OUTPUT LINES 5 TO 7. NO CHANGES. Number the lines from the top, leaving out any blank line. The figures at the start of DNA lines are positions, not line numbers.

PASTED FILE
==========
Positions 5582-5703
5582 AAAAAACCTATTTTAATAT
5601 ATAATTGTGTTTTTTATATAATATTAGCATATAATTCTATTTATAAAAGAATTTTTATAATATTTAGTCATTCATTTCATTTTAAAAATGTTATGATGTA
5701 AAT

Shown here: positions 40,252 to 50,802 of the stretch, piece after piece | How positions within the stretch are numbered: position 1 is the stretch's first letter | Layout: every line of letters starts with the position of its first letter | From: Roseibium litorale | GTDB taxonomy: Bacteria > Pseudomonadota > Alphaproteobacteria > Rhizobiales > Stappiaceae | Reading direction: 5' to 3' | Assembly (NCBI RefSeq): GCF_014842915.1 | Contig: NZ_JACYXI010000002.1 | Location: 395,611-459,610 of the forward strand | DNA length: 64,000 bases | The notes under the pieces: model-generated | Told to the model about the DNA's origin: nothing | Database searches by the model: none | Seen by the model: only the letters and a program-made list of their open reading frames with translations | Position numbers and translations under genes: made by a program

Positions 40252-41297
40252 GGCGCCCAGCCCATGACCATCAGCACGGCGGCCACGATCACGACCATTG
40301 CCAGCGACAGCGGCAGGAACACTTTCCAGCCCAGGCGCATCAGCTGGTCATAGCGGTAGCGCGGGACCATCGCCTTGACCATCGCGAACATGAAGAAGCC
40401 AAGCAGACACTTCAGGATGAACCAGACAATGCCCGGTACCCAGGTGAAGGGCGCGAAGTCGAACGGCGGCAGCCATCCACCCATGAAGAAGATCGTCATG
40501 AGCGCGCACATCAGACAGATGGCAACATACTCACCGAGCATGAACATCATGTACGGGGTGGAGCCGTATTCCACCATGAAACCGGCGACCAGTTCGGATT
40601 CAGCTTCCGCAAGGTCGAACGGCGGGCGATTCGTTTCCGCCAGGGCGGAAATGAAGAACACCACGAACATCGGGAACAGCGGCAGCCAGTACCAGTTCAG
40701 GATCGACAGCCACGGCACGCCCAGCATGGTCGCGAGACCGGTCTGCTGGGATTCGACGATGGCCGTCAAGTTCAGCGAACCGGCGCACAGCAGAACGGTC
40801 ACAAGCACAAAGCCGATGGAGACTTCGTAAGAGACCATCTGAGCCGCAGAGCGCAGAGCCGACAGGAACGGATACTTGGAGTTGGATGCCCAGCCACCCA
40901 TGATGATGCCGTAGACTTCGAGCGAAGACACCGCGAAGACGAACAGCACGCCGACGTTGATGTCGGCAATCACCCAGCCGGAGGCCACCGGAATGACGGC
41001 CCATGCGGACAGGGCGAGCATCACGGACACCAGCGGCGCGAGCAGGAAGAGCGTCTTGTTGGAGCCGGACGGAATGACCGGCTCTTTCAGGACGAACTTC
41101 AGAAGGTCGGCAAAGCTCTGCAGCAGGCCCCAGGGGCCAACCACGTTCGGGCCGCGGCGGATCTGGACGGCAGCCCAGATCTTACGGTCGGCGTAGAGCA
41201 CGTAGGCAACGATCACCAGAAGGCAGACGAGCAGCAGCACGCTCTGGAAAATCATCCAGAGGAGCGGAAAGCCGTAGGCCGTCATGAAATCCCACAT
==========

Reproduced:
Shown here: positions 40,252 to 50,802 of the stretch, piece after piece | How positions within the stretch are numbered: position 1 is the stretch's first letter | Layout: every line of letters starts with the position of its first letter | From: Roseibium litorale | GTDB taxonomy: Bacteria > Pseudomonadota > Alphaproteobacteria > Rhizobiales > Stappiaceae | Reading direction: 5' to 3' | Assembly (NCBI RefSeq): GCF_014842915.1 | Contig: NZ_JACYXI010000002.1 | Location: 395,611-459,610 of the forward strand | DNA length: 64,000 bases | The notes under the pieces: model-generated | Told to the model about the DNA's origin: nothing | Database searches by the model: none | Seen by the model: only the letters and a program-made list of their open reading frames with translations | Position numbers and translations under genes: made by a program

Positions 40252-41297
40252 GGCGCCCAGCCCATGACCATCAGCACGGCGGCCACGATCACGACCATTG